ForEach Loop to CopyData and Capture Metadata in ControlTable – Part 1(Environment Setup)

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This post has been republished via RSS; it originally appeared at: New blog articles in Microsoft Community Hub.

Azure Data Factory is Azure's cloud ETL service for scale-out serverless data integration and data transformation. Often customers leverage Data Factory to perform bulk load or incremental load activities. Amongst the most commonly used activities for such purposes are Copy activity to copy data among data stores located on-premises and in the cloud & ForEach activity defines a repeating control flow in your pipeline. This activity is used to iterate over a collection and executes specified activities in a loop. The loop implementation of this activity is similar to the Foreach looping structure in programming languages. One of the most common and frequent scenario is copying data from multiple folders and mapping it to multiple databases/schemas/tables.

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This blog is inspired by the blog "Build metadata driven pipelines in Azure Data Factory" published by our Fast-track Engineer Olga Molocenco. In this series we will also capture the Copy data Activity's metadata in the same control table. This is often required by developers to debug in case of errors during execution instead of tracing back the activities through GUI and validating what went wrong

Errors.jpg

Note: It will only be able to copy the Copydata Activity Errors, 
It will not capture the data if the initial LookUp Activity itself fails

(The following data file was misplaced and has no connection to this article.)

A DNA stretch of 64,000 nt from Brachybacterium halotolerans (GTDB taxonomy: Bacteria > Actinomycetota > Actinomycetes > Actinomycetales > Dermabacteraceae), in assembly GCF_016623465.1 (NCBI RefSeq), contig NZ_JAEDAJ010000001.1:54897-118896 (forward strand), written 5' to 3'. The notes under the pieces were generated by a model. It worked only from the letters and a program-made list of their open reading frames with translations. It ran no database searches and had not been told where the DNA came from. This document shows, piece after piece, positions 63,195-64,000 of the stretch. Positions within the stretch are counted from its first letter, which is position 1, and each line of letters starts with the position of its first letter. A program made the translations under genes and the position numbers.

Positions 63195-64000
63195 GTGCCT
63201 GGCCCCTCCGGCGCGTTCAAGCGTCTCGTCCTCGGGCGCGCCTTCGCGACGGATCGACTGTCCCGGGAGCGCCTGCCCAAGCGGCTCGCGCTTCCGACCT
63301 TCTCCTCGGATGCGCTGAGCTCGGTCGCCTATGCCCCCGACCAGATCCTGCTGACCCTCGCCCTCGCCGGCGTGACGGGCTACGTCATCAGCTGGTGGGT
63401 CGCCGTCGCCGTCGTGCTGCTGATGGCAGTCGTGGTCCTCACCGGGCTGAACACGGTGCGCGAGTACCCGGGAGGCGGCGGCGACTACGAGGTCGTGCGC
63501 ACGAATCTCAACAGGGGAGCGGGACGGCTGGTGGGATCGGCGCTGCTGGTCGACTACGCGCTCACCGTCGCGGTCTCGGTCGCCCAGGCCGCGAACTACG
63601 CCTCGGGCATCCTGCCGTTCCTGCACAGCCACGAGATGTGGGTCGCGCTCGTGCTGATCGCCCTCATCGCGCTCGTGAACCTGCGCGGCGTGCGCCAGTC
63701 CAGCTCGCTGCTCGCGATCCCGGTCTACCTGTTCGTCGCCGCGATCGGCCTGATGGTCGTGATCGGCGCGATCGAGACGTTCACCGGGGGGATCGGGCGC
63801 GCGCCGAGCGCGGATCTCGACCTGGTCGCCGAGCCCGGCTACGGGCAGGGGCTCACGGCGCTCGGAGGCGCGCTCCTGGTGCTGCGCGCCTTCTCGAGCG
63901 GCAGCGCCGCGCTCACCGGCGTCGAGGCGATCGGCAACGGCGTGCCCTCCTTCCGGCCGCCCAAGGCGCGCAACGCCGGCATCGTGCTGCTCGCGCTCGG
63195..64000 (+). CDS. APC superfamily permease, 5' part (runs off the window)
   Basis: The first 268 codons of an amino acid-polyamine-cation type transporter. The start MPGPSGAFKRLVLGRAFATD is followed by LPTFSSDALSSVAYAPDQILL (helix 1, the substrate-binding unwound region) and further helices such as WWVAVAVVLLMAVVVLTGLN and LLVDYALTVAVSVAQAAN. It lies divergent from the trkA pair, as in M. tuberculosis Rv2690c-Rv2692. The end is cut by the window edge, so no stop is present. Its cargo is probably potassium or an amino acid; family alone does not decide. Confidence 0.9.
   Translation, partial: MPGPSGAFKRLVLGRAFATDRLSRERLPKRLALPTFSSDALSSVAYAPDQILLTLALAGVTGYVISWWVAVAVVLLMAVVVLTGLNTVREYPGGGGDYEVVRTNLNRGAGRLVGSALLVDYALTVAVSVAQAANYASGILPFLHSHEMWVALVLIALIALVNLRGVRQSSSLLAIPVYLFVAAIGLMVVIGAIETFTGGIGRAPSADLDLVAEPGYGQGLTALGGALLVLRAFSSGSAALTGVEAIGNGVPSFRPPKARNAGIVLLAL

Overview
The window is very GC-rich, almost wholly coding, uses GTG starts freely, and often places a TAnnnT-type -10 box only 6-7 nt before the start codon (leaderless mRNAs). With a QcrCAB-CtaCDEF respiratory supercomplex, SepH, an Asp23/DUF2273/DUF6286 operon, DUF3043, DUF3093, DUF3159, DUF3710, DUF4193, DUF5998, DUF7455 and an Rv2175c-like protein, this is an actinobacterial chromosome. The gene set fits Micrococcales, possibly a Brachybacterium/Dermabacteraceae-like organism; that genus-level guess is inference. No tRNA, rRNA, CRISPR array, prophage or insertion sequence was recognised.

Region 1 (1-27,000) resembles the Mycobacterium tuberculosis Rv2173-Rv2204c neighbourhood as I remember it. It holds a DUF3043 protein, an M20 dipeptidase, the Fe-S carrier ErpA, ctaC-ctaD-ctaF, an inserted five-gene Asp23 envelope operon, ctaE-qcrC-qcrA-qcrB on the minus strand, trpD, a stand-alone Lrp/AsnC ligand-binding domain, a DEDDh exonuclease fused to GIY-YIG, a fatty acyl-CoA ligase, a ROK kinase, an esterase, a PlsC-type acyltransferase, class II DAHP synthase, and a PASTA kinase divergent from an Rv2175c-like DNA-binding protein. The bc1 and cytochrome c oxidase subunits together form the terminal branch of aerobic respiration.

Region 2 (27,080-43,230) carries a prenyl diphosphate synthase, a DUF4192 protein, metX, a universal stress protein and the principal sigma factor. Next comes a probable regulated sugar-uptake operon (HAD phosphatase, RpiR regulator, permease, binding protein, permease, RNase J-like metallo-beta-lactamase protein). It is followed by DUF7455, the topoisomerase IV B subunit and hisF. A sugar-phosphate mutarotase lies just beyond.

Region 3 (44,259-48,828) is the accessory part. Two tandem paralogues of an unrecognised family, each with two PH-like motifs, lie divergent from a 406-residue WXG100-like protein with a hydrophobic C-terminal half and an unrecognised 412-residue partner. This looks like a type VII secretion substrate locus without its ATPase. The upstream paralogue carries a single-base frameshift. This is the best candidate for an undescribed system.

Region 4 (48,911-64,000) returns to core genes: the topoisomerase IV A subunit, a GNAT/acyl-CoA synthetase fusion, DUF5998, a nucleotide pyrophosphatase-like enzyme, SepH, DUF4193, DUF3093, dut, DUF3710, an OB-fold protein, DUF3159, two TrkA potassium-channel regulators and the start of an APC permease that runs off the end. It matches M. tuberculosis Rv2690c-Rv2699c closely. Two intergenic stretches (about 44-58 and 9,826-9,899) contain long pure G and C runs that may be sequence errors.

About this solution template

This lab was build to address the following scenario

Copy data from a ADLS Gen2 Account containing multiple folders recursively to multiple databases within a Azure SQL Server. The mapping is retrieved via LookUp activity from a metadata control table also residing within the same Azure SQL Server. The Copydata activity is executed within a ForEach loop. At the end of each loop the Script activity is used to update the metadata within the same metadata control table

Note: You may be tempted to recreate the resources using your own naming conventions & datatypes. 
Please do not attempt to do the same when setting up the lab for the very first time.
This may result in unexpected formatting or execution errors which may also cause validation to fail.
Same applies to the naming convention used for Pipeline and its Sub-Activities.
Once the lab is understood thoroughly for its components and inter-dependencies, feel free to leverage the same for your own purpose modifying its content

 

Environment Setup

1. ADLS Gen2 Account ->(I named my account as “incrementalsource”)

Create a storage account which supports hierarchical namespace (you may choose your own name) with the following sub-folders (use the same naming convention for subfolders & files). This will serve as the source from where data will be copied

Kruti_Mehta_0-1666716449942.png

Create a directory within each folder with the same name

Eg :

Kruti_Mehta_1-1666716449953.png

The text files will be organized as follows within each of these containers

Kruti_Mehta_2-1666716449957.png

Download the text files from here

 

2. Azure SQL Server ->(I named my server as “incrementalsql”)